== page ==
But should you manage to hook a reasonable fish with this kit, your trouble will really begin.
The included line is approximately 8- to 10-pound test, but it’s very poorly made. That leads to kinks, breakage, and a lot of hassle when you finally try to use it. The only good news is that there’s lots of it.
For size, weight, and cost, this kit is a good choice.
For actually feeding yourself in an emergency, you can do much better.
Best Glide’s ASE Survival Fishing Kit comes packed in a sturdy, water-resistant can - a good start, frankly, since the can is also a useful item for survival.
For its intended purpose, this survival fishing kit offers acceptable performance, and it’s clear that someone who’s actually fished helped select the included items.
There’s some good stuff here.
Six “baitholder” hooks of various sizes are offered, and for those of you who might not know that term, this means that the shank of the hook has tiny barbs that help hold worms, crickets, and other bait items in place, making them far more effective in the water.
That’s a nice touch, as is the varying size of these hooks. Two cigar-style floats can keep your live bait off the bottom, and the lead sinkers can help you rig them in a variety of effective styles.
You’ll also find two lead jig heads armed with plastic lures. The weight of those jigs make casting possible, and both the white and chartreuse green are colors that work in the real world, so again, count us as impressed.
They’ve included a length of wire leader, too, which prevents toothsome species like pike or bluefish from tearing through your line.
You get 50 feet of 12-pound test - not a lot for actual fishing - an almost useless hand reel, and a small pack of “salmon eggs” that can be added to your hook as an attractant.
These are the weaker aspects of this kit, and whether you’re trying to feed yourself on a lake, river, stream, pond, or beach, 50 feet of line is not nearly enough.
The bottom line? Best Glide’s ASE Survival Fishing Kit is a tremendous improvement over the BCB, but it’s still not something I’d want to rely on when I’m hungry, cold, and alone.
As an all-arounder for both hunting and fishing, Off Grid Tools’ survival kit is hard to beat. It comes stored in a resealable, heavy-duty plastic pouch, and while not quite as useful as a tin, it can still perform double-duty as a rain catcher and water holder in a pinch.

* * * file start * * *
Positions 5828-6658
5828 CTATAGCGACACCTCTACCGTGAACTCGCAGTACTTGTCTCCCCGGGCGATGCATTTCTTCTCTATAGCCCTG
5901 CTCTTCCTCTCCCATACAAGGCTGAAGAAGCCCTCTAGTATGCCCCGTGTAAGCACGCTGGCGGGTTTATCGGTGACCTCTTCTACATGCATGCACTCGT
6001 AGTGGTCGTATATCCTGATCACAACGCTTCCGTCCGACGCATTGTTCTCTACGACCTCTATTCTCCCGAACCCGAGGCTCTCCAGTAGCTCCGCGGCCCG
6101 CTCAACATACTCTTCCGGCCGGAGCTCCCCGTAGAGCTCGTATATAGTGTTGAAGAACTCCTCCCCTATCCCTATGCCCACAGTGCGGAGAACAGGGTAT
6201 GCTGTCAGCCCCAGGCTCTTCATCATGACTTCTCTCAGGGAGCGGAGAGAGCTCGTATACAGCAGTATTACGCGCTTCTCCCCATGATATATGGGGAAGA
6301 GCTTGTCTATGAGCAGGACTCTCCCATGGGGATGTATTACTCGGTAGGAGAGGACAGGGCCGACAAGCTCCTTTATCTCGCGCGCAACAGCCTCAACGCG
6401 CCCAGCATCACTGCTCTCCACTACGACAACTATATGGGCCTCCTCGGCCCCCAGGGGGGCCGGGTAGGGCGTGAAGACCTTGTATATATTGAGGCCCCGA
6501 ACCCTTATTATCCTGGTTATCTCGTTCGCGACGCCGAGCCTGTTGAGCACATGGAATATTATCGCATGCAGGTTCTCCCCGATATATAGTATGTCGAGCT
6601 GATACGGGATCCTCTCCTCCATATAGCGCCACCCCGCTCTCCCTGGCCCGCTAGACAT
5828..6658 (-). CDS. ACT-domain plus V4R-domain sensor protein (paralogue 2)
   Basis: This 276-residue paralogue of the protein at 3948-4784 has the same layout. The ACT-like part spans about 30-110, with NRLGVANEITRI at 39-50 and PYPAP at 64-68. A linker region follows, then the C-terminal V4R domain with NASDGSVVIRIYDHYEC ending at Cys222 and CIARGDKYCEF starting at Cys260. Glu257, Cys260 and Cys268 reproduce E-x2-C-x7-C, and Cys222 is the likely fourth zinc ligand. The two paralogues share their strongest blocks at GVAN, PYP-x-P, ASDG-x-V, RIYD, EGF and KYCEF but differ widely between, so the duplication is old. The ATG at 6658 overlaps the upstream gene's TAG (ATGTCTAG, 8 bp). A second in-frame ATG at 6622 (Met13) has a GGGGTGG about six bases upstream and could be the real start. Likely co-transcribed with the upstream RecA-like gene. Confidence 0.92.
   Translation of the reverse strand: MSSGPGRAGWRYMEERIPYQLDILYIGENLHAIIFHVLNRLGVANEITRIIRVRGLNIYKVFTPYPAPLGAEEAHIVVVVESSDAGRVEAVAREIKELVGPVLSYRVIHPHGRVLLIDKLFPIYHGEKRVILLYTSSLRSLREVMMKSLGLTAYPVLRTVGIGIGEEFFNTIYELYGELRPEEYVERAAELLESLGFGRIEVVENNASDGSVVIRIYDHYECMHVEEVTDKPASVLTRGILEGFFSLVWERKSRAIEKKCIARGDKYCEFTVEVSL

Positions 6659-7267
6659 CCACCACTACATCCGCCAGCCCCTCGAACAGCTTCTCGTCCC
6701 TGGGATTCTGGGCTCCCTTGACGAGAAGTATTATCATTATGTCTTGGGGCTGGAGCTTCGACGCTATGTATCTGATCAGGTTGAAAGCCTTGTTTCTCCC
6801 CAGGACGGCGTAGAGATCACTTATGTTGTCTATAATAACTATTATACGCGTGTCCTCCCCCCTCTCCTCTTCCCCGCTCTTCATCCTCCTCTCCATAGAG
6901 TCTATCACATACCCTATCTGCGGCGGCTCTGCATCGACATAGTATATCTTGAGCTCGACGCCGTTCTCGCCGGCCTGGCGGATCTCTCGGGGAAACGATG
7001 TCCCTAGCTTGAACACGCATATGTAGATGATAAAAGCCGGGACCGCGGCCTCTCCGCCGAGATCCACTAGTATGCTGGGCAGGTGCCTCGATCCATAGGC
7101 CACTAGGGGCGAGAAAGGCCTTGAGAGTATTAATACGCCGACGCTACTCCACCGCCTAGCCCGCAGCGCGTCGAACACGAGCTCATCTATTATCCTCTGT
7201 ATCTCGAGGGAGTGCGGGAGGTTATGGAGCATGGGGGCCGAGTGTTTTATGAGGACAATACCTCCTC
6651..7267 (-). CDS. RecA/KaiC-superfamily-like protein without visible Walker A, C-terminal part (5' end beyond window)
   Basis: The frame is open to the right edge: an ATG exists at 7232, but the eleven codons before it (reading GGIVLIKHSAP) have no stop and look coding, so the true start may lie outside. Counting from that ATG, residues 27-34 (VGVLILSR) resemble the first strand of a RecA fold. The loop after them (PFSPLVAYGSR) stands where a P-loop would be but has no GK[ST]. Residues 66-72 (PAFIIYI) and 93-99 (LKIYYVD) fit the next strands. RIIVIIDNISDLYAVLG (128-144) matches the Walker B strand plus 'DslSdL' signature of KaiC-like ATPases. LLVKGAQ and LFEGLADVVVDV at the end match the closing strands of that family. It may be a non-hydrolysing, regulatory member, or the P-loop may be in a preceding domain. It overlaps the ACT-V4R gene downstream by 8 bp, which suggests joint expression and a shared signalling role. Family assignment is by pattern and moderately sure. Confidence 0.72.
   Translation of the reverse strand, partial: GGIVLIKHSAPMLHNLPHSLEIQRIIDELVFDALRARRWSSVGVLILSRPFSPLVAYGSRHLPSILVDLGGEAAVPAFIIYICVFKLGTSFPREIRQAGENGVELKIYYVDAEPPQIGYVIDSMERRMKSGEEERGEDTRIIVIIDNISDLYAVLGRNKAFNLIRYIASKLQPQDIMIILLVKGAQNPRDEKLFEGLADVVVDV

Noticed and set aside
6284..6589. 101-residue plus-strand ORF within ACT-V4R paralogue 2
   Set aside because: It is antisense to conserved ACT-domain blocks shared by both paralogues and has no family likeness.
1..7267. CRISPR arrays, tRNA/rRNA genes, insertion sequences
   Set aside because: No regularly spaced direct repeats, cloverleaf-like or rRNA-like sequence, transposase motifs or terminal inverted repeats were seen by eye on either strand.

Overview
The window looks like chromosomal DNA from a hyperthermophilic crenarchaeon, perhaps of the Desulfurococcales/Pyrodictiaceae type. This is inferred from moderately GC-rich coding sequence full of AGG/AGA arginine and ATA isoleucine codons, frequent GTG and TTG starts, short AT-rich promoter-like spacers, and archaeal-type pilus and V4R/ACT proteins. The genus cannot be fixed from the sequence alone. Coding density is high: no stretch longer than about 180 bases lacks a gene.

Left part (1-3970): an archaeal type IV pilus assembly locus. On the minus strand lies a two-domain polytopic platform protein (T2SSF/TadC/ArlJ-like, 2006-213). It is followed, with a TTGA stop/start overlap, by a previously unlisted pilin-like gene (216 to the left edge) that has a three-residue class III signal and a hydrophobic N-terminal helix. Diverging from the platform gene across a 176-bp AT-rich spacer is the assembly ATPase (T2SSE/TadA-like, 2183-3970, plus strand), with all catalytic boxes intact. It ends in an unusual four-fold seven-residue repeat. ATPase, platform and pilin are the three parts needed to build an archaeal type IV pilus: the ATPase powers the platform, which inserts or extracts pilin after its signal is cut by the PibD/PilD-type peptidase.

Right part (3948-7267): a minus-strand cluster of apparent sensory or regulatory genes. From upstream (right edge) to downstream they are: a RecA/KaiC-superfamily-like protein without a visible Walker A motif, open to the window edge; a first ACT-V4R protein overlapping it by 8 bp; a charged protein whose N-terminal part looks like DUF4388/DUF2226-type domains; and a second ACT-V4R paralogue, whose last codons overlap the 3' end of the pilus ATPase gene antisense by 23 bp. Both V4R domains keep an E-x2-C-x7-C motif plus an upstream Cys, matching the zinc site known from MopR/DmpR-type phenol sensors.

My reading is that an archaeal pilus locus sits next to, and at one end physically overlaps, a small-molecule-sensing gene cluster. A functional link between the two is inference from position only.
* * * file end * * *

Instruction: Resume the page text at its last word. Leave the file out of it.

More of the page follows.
I’ll be leaving the hunting items to the side in this review and focusing on the fishing equipment it provides.
Hooks are generally irreplaceable in the wild, and one thing I really like about this kit is that you get 30 of them, including jig heads. That’s nice, and they vary in size enough to be useful for a variety of species.
You’ll also find a small package of curly-tailed grubs, an excellent lure option, and some “salmon eggs” that you can add to a hook as an attractant.
You could do a lot worse than this kit.
You’ll also have 20 swivels at your disposal, 100 yards of 8-pound test, and 20 feet of 50-pound test for tough, but relatively clear, leaders.
Those swivels are accessories you’ll need to prevent line twist, and you’ll be glad to have them if you use this kit when it’s just you against hunger.
The lighter line provides plenty of practical length, and in truth, 8-pound test is fine for anything you’ll be catching with a hand line.
Off Grid Tools also includes a “yo-yo” reel, but you’re probably better off finding another use for this item. It’s much easier to cast by hand and retrieve by winding your line around a discarded plastic bottle or branch.
And a nice touch: they’ve given you a 6-foot stringer for your catch!
If I were stuck in the wilderness for a few days and relying on a kit to feed myself, this would be a good place to start.
Overall, though, I think I’d rather have the kit from Uncle Flint.
Too many of the survival options you’ll find are little more than gimmicks, and almost all of them will leave you hard-pressed to catch any fish.
To give yourself the best chance to catch much-needed food, you’ll want to keep the following considerations in mind.
Poorly made hooks and line simply break, leaving you with less raw survival material than you had before.
You should be looking for line that can hold its rated test strength for a start. But there’s more to quality line than that.